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AIX On the Desktop Is Getting the Boot

timothy posted more than 5 years ago | from the caravan-moving-on dept.

Unix 366

flnca writes "Today, I was playing with the thought again to purchase an AIX workstation one day when I can afford them, and I was surprised to see that IBM is going to give its IntelliStation POWER Series workstations the boot in January '09. A black day for AIX on the desktop. I really wonder what's the problem there, warehouse costs? IBM has a history of burying its best stuff (like OS/2 for instance). Some years ago, I enjoyed hacking away on an RS/6000 workstation running AIX 4.2, and it was a pure joy. Not only the kernel, but also the admin tools, like smit and smitty. Their blade-centric solution uses Windows as a client for workstation application. This truly sounds like IBM wants AIX only for servers anymore. I'm not amused. Although, eXceed on Windows with an XDCMP server running on AIX might also be a viable solution ... whatever. But it can't beat a native POWER box sitting on your desk, that's for sure."

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No, (5, Insightful)

superskippy (772852) | more than 5 years ago | (#25803307)

No, it's just you.

Re:No, (1, Troll)

MrNaz (730548) | more than 5 years ago | (#25803403)

Worst.
Grammar.
In.
Summary.
Ever.

Seriously, was this submitted by a 5 year old and edited by a 6 year old?

Re:No, (5, Informative)

larry bagina (561269) | more than 5 years ago | (#25803499)

It was submitted by someone in Germany (so English is most likely a second or third language). It was edited by... well it wasn't edited.

Re:No, (4, Funny)

Hognoxious (631665) | more than 5 years ago | (#25804285)

I have over the years with a number of Germans worked, and he the rules of Germglish appears not to follow.

Re:No, (3, Funny)

FeepingCreature (1132265) | more than 5 years ago | (#25804751)

[...] and he appears the rules of Germglish not to follow.

FTFY. --Your Friendly Neighbourhood Germglish Grammar Nazi

Re:No, (5, Funny)

tritonman (998572) | more than 5 years ago | (#25803617)

I'm still waiting to get my IBM mainframe desktop, I'm hoping I can get a port of Wine for it so I can run WoW on it.

Re:No, (4, Funny)

Rob T Firefly (844560) | more than 5 years ago | (#25803803)

That reminds me, does anyone have a copy of Ubuntu on UNISERVO tape for my UNIVAC?

Re:No, (1, Funny)

Anonymous Coward | more than 5 years ago | (#25804367)

Why ya downgrading?

Re:No, (0)

Anonymous Coward | more than 5 years ago | (#25804415)

you mean like this : http://www.funsoft.com/ [funsoft.com] ?

IBM Mainframe Desktop (1)

Amazing Quantum Man (458715) | more than 5 years ago | (#25804493)

It's been done [wikipedia.org] . Back in '83.

Oblig. lame joke (5, Funny)

Anonymous Coward | more than 5 years ago | (#25803363)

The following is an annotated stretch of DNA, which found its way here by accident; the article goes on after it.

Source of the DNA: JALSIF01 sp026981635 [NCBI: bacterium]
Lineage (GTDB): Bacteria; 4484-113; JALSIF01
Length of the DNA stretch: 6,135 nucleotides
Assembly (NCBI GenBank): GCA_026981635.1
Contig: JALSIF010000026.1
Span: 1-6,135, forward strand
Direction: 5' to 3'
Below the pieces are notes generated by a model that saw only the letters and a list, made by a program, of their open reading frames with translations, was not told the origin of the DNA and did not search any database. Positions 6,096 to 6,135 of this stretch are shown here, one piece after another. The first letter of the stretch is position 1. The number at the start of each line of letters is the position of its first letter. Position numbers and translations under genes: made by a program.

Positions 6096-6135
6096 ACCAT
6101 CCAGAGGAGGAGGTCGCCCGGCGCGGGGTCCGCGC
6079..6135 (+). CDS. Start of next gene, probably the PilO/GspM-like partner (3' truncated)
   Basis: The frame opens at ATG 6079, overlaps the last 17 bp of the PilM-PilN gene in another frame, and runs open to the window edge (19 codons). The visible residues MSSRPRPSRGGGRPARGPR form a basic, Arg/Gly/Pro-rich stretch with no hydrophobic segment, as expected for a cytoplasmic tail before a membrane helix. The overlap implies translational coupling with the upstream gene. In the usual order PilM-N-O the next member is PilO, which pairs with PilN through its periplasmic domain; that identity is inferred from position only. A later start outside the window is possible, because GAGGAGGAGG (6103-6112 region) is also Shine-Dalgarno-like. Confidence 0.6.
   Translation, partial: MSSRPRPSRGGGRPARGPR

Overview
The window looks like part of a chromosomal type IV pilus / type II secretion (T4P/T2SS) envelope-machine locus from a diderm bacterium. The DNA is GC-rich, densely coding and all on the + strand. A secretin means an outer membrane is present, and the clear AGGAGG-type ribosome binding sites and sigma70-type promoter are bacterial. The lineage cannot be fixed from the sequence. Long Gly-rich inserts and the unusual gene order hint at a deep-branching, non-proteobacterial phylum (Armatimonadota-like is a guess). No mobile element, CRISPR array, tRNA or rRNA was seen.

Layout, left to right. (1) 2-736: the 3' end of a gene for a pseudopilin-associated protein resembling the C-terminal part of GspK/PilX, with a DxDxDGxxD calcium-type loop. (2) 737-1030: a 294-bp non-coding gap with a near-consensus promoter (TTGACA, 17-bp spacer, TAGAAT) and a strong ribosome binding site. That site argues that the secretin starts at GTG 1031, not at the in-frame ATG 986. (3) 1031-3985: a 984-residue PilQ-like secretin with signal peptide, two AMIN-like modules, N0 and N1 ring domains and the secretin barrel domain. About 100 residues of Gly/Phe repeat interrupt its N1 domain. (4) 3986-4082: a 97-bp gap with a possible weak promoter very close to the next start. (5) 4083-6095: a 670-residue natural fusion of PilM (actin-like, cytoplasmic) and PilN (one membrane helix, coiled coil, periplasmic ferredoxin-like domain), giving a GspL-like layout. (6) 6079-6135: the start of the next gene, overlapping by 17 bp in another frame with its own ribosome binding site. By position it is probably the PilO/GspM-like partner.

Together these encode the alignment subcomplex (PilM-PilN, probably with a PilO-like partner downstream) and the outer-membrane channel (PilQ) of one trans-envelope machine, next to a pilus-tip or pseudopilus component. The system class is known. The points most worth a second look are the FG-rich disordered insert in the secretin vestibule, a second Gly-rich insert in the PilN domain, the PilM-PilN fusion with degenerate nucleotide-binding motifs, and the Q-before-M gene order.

Q: What happens when AIX is downsized?

A: It gets the AX!

Haw haw, thank you, I'll be here all week!

Re:Oblig. lame joke (4, Funny)

nizo (81281) | more than 5 years ago | (#25804039)

The joke around the place I used to work was that the little smit icon represented the salesguy running away with our money.

Insert Evil Laugh Here (3, Funny)

conner_bw (120497) | more than 5 years ago | (#25803375)

Perhaps your front page /. post leading to their product pages will screw with the marketing department stats, thus forcing them to reconsider.

Be honest, was this your plan all along?

2009: Year of AIX on the desktop (4, Insightful)

MosesJones (55544) | more than 5 years ago | (#25803377)

Seriously, how is this a story? I used AIX back in the 90s and it was okay. What do I use AIX for today? Back-end processing when I can't get a Linux box past the procurement guys.

Do I code on AIX? Nope I code on Mac OSX or Linux.
Do I manage on AIX? Nope the management stuff lives on Linux and Windows.

A story would be IBM pushing AIX on the desktop. But this is just sensible and if you really want an AIX desktop then its an X environment so just run a server and use an old box as an X Terminal.

Personally I've been looking at getting a server as my next box and concentrating on networking, monitor et al on an XTerm running a stripped down Linux. What is this 1995 to say you have to have a box running under your desk?

Re:2009: Year of AIX on the desktop (1)

MrNaz (730548) | more than 5 years ago | (#25803537)

You're complaining about a news story that is devoid of anything noteworthy.

I was going to make some quip about you being new here, and then I noticed that your UID is an order of magnitude lower than mine.

So, complain on :)

Re:2009: Year of AIX on the desktop (4, Funny)

Anonymous Coward | more than 5 years ago | (#25804005)

And you're complaining about someone who's complaining about a news story that is devoid of anything noteworthy...